On 14 June 1888 Talmage married Mary May Booth, daughter of Richard Thornton and Elsie (Edge) Booth. The couple were married in the Manti LDS Temple and had four sons and four daughters. Talmage held many church and civic offices including city councilor, alderman, and justice of the peace. On 7 December 1911 he was ordained an apostle in the Church of Jesus Christ of Latter-day Saints, and from then until his death gave great service to his church.
Of this calling and of other religious duties he said: "Every call I have received to an office in the priesthood has come to me because some one was needed to fill a particular place, and was in no sense a matter of advancement or honor to myself as an individual. . . . Early in life I realized that I would have to live with myself more than with anybody else, and I have tried to so live that I would be in good company when alone."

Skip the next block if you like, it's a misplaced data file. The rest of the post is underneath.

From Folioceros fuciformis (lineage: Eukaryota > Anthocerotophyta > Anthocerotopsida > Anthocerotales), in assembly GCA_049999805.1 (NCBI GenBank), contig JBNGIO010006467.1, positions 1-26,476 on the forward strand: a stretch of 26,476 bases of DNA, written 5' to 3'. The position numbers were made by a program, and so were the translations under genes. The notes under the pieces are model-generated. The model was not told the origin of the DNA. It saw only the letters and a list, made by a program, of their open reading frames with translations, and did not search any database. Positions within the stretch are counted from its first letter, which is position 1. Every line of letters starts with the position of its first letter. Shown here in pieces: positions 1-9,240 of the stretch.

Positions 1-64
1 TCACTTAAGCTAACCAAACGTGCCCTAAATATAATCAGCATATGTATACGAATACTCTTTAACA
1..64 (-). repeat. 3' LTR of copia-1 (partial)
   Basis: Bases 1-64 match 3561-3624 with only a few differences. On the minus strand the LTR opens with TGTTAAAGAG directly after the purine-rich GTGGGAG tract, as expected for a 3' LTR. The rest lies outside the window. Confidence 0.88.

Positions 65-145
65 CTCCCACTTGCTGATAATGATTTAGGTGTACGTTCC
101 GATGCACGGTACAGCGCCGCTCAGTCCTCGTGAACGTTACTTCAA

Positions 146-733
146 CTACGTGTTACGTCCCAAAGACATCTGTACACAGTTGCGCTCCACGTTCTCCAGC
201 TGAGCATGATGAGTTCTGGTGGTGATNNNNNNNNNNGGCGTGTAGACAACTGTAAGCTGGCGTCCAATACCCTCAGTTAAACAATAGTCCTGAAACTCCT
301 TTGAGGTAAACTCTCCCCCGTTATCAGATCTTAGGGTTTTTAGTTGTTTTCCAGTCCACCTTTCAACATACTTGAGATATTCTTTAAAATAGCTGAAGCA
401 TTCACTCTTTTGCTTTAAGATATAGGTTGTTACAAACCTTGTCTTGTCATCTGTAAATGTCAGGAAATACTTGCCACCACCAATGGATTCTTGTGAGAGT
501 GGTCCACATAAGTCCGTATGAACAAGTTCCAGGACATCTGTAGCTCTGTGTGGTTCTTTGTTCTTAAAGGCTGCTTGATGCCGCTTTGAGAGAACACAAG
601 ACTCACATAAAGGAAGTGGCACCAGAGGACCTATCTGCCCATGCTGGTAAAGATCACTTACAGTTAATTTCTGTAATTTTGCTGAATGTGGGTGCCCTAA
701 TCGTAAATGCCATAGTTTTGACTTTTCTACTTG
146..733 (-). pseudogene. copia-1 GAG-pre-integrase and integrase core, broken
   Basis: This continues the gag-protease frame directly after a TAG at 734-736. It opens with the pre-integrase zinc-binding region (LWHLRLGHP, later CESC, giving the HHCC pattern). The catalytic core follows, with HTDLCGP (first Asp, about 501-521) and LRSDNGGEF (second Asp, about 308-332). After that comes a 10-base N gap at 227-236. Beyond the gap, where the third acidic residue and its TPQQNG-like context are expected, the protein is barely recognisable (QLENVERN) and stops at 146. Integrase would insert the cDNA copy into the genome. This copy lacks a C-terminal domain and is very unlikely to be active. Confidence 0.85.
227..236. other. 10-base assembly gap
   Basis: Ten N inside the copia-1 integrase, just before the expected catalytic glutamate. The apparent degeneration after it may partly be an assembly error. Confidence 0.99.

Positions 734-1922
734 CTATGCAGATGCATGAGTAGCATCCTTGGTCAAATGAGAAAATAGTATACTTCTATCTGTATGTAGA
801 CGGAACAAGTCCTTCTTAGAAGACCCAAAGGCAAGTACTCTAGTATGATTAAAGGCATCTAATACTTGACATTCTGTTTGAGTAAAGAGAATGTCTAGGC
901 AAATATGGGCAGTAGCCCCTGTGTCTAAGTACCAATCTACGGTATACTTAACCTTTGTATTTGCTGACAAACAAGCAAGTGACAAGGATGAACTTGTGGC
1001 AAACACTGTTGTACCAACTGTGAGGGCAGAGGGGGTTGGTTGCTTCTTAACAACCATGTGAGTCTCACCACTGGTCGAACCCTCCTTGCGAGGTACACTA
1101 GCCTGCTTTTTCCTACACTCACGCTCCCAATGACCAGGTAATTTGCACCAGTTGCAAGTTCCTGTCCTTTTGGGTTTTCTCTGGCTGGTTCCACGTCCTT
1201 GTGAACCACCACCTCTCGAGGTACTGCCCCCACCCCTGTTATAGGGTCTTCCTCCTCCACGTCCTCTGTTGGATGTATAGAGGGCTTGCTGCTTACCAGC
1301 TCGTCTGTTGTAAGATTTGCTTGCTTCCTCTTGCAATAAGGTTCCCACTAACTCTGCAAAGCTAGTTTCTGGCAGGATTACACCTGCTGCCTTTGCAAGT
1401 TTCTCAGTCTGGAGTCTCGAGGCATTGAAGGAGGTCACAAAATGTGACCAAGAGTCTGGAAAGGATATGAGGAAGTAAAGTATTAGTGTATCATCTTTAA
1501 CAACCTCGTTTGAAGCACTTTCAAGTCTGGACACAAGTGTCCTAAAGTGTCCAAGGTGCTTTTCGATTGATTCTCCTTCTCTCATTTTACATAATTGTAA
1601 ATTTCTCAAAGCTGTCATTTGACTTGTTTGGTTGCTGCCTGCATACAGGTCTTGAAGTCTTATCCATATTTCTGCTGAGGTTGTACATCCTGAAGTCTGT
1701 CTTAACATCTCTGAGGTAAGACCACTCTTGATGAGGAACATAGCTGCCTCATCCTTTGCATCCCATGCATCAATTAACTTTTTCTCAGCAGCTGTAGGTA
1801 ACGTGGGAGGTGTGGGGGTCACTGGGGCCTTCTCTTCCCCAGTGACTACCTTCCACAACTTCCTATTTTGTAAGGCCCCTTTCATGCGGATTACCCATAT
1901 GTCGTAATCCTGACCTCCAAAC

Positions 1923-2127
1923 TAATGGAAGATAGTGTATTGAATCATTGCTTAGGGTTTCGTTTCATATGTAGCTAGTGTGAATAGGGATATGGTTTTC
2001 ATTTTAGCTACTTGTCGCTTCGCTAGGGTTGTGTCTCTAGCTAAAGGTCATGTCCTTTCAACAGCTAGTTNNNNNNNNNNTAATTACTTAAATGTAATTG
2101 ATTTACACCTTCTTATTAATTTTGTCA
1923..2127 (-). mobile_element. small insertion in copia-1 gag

Among his more important writings, scientific and religious, are: First Book of Nature (1888), Domestic Science (1891), The Articles of Faith (1899), The Great Salt Lake, Present and Past (1900), The Story of "Mormonism" (1907), The Great Apostasy (1909), The House of the Lord (1912), Jesus the Christ (1915), The Vitality of "Mormonism" (1919), and Sunday Night Talks (1931), first given as radio speeches. In addition to these published works, he was the author of numerous scientific papers for journals, and was a prolific writer for church papers and magazines for a period of many years. Many of his scientific works were used as university textbooks.